2

I read an abstract from this article: http://www.ncbi.nlm.nih.gov/pubmed/16180285

Unfortunately I don't have access to the whole content.

In the end of abstract we read that:

However, introducing their non-traditional family into their peer group does not seem to interfere with their psychological well-being. Nonetheless, teachers indicate that children from lesbian families experience more attention problems compared with children from heterosexual households.

What do attention problems mean in this context?

  1. Children find it hard to concentrate?
  2. Children are in the centre of their peers attention (which might be uncomfortable)?
  3. Children ask for teacher's attention too much?

Can we be sure about the selected interpretation?

  • 2
    Attention-deficit issues. Your #1. They find it hard to concentrate and to remain on task. – TRomano Jun 15 '15 at 22:15
  • 2
    @TimRomano while that is probably true, it's not clearly possible to eliminate the other two possibilities based on the abstract in the link. – phoog Jun 15 '15 at 22:25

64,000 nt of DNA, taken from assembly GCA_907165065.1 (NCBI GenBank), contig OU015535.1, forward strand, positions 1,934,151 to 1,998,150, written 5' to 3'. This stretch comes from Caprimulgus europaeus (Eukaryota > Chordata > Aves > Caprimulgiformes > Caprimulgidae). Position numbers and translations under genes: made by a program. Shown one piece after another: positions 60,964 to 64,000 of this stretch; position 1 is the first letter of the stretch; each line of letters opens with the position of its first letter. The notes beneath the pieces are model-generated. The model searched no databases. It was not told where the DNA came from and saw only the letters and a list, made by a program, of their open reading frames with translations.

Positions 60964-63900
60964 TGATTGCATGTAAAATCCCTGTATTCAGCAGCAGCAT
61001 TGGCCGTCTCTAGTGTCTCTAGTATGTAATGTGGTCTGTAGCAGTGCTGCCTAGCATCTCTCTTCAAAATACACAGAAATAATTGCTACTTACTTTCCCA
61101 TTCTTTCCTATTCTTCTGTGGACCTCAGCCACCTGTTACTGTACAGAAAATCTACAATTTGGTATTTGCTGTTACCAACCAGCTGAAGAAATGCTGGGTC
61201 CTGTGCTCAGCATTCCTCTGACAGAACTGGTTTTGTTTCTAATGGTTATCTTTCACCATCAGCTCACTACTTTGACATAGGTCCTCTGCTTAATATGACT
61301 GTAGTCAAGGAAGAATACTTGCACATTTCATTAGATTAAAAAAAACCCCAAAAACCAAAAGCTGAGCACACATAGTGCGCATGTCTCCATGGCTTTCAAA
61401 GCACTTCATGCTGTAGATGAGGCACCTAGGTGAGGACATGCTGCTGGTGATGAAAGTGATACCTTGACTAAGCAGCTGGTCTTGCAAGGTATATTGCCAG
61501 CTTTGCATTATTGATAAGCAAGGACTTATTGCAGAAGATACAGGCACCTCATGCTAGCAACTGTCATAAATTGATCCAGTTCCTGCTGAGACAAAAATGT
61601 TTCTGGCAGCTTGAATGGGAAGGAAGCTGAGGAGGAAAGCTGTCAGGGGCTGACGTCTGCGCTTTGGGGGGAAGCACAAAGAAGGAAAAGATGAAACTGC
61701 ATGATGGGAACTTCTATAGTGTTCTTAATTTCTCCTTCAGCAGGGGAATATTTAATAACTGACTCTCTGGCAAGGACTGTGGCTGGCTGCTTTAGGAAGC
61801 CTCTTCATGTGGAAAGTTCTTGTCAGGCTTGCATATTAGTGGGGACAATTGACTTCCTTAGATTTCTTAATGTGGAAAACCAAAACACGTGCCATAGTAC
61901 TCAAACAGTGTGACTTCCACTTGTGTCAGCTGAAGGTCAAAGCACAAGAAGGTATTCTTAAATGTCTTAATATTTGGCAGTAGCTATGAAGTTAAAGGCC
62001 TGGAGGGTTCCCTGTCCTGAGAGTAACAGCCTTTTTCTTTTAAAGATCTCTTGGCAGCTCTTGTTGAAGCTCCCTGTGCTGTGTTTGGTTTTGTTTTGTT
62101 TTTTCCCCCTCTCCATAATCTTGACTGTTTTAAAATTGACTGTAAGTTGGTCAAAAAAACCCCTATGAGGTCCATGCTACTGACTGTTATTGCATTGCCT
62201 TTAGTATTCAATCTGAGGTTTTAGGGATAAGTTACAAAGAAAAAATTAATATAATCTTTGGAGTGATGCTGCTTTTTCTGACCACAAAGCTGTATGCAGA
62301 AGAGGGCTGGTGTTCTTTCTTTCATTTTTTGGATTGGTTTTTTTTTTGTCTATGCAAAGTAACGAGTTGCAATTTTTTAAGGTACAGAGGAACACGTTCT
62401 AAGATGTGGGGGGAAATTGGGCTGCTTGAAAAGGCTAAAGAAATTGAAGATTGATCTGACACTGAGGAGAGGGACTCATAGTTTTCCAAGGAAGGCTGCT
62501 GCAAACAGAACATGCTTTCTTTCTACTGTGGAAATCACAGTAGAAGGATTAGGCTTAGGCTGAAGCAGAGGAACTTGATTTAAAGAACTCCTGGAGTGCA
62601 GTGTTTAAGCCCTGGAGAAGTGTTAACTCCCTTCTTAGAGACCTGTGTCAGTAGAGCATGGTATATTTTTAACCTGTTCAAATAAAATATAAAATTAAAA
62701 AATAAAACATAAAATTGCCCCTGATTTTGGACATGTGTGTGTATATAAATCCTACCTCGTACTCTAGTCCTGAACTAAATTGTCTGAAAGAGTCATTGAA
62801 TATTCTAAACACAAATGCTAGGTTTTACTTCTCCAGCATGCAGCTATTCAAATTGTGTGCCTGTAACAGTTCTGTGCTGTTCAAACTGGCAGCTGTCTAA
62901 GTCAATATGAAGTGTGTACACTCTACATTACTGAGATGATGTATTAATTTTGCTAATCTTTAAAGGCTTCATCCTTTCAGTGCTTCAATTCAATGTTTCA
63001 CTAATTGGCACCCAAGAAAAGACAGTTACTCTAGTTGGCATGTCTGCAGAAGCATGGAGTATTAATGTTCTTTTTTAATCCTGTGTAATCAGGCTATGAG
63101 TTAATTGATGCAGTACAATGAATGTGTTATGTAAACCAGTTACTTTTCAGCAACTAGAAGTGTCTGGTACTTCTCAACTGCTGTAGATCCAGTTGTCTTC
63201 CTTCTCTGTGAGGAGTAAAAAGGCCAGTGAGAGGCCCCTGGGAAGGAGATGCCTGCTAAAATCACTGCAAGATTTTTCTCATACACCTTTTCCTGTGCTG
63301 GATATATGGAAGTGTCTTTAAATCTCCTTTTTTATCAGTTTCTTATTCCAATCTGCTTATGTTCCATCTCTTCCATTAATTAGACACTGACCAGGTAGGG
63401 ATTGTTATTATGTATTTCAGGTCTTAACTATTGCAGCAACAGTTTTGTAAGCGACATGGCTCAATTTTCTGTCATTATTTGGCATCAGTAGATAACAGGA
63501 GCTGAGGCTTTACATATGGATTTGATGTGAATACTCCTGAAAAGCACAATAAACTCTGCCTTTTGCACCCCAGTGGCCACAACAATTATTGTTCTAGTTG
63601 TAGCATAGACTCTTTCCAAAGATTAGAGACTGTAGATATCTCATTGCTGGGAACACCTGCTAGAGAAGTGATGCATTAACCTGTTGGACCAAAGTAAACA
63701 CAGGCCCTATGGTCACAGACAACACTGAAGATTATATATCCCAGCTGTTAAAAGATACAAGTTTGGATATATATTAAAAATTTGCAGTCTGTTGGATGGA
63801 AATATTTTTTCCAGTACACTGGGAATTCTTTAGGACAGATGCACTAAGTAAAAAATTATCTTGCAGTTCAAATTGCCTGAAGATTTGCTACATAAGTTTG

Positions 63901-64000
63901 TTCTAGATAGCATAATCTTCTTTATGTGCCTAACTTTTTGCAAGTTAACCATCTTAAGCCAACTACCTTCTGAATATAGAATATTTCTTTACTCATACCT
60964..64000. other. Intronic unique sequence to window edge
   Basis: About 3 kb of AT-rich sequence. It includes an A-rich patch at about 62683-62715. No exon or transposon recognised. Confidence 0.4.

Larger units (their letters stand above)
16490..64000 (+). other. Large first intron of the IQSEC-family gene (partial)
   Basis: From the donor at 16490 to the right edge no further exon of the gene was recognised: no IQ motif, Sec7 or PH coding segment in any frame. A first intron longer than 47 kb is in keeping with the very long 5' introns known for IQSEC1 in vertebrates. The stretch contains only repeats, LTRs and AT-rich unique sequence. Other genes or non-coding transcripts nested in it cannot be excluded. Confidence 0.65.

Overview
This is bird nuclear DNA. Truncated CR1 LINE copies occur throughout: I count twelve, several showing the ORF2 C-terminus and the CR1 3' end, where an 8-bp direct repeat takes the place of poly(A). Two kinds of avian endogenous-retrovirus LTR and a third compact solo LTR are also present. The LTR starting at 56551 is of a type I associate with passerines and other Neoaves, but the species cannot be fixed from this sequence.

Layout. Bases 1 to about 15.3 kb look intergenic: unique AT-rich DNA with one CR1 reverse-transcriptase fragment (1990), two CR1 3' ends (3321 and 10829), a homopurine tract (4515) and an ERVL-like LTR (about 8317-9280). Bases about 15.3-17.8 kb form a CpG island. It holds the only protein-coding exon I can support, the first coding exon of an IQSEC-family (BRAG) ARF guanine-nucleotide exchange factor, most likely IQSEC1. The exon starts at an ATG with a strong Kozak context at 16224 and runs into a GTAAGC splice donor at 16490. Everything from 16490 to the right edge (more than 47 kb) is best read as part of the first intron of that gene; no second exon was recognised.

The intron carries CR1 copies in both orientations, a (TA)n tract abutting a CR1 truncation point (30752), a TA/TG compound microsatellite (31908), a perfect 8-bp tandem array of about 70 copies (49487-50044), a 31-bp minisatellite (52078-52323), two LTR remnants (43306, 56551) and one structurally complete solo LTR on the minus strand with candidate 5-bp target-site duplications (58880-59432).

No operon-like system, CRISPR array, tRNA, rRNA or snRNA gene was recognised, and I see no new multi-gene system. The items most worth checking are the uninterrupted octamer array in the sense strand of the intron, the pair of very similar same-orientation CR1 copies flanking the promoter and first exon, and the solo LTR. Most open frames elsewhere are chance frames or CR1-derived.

• 1
    There's a nice summary of "attention problems" at pbs.org/wgbh/misunderstoodminds/attentiondiffs.html. Don – rhetorician Jun 15 '15 at 23:45
  • 1
    After reading the whole abstract, it is clear to me that the abstract is centered around the potential for children of lesbian DI families to garner unwanted attention from their peers. So your option 2 is correct. – Jim Jun 15 '15 at 23:51
0

@nuoritoveri, at first I have to eliminate the option #2 from your multiple choice list, because if we presumed that "attention problems" may add up to children from lesbian families are in the center of their peers attention. This condition is not aplicable to the children from hetrosexual families, in other words the children from hetrosexual families can not be subjected or be in the center of their peers attention because they are from hetrosexual families. Therefore the comparison, in the light of the statement of the option #2, between these two categories of children, according to the abstract, is not applicable. Although option #3 is a valid option, in my opinion. But I lean more toward option #1 because it is more logical to me that students, in general, may suffer lack of concentration as an attention problem rather than asking for teachers' attention too much.

0

Thank you very much for your comments and the answer. As the opinions differ, I think that I cannot draw a definite conclusion about a proper interpretation of the abstract. This is also a satisfactory answer for me.

Your Answer

By clicking “Post Your Answer”, you agree to our terms of service, privacy policy and cookie policy

Not the answer you're looking for? Browse other questions tagged or ask your own question.